I've encountered systems like this; hell, I've even written some when I was in a hurry during prototyping. It is not specifically wrong, it is just one way in which systems can evolve. Reasons systems evolve this way include:
- The root controller class / instance needs to be privy / proxy to much or all of what other actors in the system, are doing (perhaps even before it is done); maybe it needs to take some secondary action.
- The root controller is the only one who is authorised to use this message to issue imperatives to other sub-controllers, i.e. the usual Hierarchy of Control we see in most programs. So by this manner of thinking, messaging in this system has to go via the root controller.
- The lack of time, willingness, or knowledge as to how to improve the system.
...the reality is the first two are just ways of thinking about the system. This kind of "deep propagation" up and down through a control tree gets increasingly tedious to manage explicitly, as the tree deepens... and deepens... as it tends to do in an app as complex as the typical game.
Is this necessarily a bad thing?
As someone else said, Yes, usually. Under most conditions, tight coupling is to be avoided. The reason is that the cost of modifying the code becomes large, quickly.
Are there any simple architectural solutions to avoid having every class contain a pointer to parentGame?
One way is to pass methods from super-controllers downward, let sub-controllers call them. This breaks encapsulation; but it is a relatively quick solution. Ultimately though, if these methods are modifying state on the parent, it still acts as a sort of messaging hub, just as you describe.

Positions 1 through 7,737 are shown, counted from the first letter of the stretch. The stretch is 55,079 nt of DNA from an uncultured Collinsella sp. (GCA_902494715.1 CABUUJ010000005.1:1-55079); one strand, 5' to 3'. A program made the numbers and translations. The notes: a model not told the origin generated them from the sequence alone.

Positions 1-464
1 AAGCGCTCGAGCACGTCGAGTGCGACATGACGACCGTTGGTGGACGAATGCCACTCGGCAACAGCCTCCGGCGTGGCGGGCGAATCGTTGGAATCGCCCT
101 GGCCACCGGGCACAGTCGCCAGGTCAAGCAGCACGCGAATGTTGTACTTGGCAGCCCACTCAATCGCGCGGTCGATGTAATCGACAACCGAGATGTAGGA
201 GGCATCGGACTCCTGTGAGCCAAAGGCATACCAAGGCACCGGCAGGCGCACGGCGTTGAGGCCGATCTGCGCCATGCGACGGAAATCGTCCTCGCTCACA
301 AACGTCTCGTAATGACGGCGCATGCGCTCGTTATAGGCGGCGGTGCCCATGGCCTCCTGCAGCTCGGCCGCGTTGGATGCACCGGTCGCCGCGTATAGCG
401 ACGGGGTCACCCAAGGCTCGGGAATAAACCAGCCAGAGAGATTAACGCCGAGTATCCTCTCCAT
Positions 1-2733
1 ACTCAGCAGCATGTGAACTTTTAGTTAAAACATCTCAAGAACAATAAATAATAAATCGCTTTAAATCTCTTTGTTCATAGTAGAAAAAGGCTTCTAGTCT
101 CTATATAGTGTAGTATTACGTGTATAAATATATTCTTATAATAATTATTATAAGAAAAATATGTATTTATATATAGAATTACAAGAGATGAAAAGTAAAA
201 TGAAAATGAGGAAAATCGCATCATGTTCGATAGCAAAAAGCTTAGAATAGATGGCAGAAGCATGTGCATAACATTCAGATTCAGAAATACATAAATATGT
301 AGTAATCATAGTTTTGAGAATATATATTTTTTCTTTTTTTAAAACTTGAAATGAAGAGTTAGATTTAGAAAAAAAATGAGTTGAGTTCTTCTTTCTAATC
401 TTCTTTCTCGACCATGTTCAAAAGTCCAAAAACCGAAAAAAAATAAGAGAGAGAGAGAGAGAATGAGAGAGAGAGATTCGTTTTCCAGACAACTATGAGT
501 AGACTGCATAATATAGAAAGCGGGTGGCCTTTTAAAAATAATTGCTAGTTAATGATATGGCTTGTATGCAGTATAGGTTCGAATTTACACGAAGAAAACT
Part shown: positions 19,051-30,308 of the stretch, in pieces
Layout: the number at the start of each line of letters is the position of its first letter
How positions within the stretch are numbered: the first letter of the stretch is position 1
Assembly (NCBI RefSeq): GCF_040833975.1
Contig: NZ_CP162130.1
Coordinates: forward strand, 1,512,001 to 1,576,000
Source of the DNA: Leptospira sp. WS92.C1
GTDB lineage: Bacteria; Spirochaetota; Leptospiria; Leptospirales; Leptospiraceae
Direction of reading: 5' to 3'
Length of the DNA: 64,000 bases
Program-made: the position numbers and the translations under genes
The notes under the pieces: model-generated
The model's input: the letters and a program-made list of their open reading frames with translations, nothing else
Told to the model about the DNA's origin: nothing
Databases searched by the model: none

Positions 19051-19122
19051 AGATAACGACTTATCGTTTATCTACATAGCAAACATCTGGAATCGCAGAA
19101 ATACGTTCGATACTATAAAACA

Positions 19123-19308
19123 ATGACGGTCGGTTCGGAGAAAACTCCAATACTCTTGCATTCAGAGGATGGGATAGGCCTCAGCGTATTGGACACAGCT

I would not recommend this except as an interrim measure on the road to a better architecture.
Another way is the observer pattern, A.K.A. pub(lish)-sub(scribe). This prevents your having a direct link to an instance of a specific class; rather, you have indirect, generic links to instances of a specific interface from which your classes inherit. As subscriber, you can now listen to the messages which the publishers broadcast, or broadcast your own message to those subscribed to you. A given class can even be both a publisher and a subscriber, provided it inherits or implements both sets of functionality!
Anything that needs to know when something else changes, but doesn't want to create a specific, typed link to the something else in question, should use this pattern.
One of the reasons it works so well is the observer has a list of these abstract / interface-derived objects. If there are no objects, the iterator does nothing, and there is no null reference error (which you will get plenty of, in your current project). If there is one object, or many objects which the observer is listening to, it treats them all similarly. Lists / Arrays are powerful this way, and it is one reason language design is headed in this direction; avoiding dreaded NREs / NPEs completely.
The essence is that you can have multiple observer arrays and multiple response styles (callbacks) for those different sorts of objects observed by each array. Different objects may subscribe, for example, to messages from both children and global services, with each type of child, and each type of service, being intercepted and handled in a different manner.